Through Hellenistic Eyes: Joseph as Scientist in post-Biblical Literature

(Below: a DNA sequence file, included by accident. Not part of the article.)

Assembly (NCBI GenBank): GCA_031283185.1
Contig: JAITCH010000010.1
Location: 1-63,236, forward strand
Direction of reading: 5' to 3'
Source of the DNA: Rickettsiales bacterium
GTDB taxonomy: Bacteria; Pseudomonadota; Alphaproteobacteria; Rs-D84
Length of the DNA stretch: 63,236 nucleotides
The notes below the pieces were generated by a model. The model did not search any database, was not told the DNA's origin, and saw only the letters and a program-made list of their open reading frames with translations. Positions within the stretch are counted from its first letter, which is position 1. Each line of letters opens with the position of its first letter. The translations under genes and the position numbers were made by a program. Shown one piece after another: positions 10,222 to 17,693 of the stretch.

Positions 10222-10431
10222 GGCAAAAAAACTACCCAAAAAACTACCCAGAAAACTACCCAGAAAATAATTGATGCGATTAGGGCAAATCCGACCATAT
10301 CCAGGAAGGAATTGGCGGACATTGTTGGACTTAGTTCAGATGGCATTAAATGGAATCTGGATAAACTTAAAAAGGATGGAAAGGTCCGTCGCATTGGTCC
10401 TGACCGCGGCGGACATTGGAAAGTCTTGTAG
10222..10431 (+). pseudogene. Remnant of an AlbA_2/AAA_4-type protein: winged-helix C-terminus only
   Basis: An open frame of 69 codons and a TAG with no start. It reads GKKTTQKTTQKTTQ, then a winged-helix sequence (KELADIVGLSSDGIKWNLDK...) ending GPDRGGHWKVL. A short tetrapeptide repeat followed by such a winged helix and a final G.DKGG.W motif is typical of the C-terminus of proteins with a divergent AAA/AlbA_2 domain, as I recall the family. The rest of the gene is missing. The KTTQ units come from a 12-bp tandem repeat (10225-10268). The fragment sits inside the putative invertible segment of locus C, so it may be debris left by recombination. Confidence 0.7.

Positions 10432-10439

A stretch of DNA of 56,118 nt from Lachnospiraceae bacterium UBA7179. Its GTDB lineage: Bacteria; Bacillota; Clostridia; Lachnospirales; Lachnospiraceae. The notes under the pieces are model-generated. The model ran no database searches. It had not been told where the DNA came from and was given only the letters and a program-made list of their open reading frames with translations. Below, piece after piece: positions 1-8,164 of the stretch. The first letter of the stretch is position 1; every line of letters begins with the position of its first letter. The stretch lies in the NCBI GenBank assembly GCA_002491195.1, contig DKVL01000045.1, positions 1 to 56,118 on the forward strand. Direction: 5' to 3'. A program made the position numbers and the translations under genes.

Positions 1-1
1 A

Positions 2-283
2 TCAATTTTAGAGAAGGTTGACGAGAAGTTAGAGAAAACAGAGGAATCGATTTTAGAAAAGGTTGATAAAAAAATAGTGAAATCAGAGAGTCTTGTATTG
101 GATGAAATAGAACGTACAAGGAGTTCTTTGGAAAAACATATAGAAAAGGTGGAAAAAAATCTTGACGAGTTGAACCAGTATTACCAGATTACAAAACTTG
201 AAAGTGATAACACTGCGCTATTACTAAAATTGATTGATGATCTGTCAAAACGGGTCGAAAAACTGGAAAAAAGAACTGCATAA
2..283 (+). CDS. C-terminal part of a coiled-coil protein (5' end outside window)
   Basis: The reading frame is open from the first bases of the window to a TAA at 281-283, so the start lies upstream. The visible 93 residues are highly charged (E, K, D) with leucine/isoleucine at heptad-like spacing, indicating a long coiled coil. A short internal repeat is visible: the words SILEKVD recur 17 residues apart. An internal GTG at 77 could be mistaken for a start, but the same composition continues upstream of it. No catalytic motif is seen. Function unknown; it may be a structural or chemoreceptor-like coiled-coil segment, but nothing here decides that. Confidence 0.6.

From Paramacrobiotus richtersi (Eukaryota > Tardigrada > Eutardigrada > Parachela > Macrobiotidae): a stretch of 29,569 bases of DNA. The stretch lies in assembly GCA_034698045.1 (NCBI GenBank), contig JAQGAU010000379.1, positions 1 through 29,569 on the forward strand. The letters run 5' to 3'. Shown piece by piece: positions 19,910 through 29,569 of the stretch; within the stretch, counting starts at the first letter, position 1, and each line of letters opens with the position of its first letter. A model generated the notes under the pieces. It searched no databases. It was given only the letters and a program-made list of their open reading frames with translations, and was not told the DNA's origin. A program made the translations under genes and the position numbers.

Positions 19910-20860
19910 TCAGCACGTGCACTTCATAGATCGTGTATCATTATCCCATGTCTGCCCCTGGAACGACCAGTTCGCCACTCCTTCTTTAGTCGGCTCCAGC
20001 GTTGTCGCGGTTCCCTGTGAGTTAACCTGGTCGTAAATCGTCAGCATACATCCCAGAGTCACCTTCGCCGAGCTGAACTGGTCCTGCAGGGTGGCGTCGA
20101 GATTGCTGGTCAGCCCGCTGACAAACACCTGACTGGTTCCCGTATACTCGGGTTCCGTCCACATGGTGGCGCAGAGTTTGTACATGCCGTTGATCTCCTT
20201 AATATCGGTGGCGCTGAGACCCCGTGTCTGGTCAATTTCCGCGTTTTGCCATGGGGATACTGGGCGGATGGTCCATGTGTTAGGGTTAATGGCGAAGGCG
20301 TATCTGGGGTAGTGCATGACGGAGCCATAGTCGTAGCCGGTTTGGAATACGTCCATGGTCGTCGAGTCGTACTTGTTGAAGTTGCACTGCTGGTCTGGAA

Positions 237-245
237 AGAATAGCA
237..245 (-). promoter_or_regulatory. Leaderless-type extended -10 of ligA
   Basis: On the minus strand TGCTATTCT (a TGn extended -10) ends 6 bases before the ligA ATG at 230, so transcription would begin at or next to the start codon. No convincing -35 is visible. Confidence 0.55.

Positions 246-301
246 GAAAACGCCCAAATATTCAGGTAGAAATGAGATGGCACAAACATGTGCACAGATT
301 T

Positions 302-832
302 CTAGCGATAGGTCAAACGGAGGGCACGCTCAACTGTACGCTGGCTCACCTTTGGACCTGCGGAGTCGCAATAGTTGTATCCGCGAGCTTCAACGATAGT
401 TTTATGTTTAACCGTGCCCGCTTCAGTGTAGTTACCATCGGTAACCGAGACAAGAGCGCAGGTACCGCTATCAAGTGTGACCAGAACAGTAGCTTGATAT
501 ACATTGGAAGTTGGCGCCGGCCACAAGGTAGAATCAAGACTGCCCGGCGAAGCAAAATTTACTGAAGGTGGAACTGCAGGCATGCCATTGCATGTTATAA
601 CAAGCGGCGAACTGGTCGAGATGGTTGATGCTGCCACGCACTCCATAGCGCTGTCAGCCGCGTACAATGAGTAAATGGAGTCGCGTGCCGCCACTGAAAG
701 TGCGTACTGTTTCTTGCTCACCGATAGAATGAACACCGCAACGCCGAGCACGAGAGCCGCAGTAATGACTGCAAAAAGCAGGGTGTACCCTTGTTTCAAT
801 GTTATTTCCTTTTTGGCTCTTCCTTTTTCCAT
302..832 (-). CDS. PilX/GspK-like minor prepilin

The Hellenistic period witnesses the expansion of ancient science encompassing many diverse schools of thought. Similarly, multiple interpretations of biblical texts thrived, promoting the simultaneous continuation of diverse interpretive traditions. This work aims to show that the popularity of the image of a Hellenistic scientist nourished a flourishing contemporaneous Hellenistic literature on Joseph, wherein an image of Joseph was constructed by associating his divinatory practices and dream interpretations with the professional activities of Hellenistic scientists. After an introductory chapter that establishes perimeters for this study, analyses are presented of relevant elements in the works of Josephus and Philo, The Ethiopic Story of Joseph, Rabbinic midrashim, Jubilees, The Testaments of 12 Patriarchs, and Joseph and Aseneth. They show that Joseph’s specialty was the science of vision or ancient optics. Joseph’s dream interpretations and divinations through a cup are said to belong to the same scientific phenomena. Given that the literary genre has social and cultural dimension, this study proposes a new category of cultural adaptation at a distinct period in Jewish history, with oneiromancy and lecanomancy belonging to the genre we might call “revelation by visual effects.” In the process, the still accepted scholarly division of dreams between symbolic and message dreams is shown to be artificial. My research indicates that those texts that supported Joseph’s holistic scientific approach generally selected him as the chosen brother through whom the divine secrets and mysteries of the world were transmitted to future Hebrew and Jewish generations. The popularity of Joseph and the boom in the literature about him were due to the existence of a sufficient number of Hellenistic Jews who held that their creative integration into Hellenistic culture could be successful and indeed sharpen their own identity as Jews.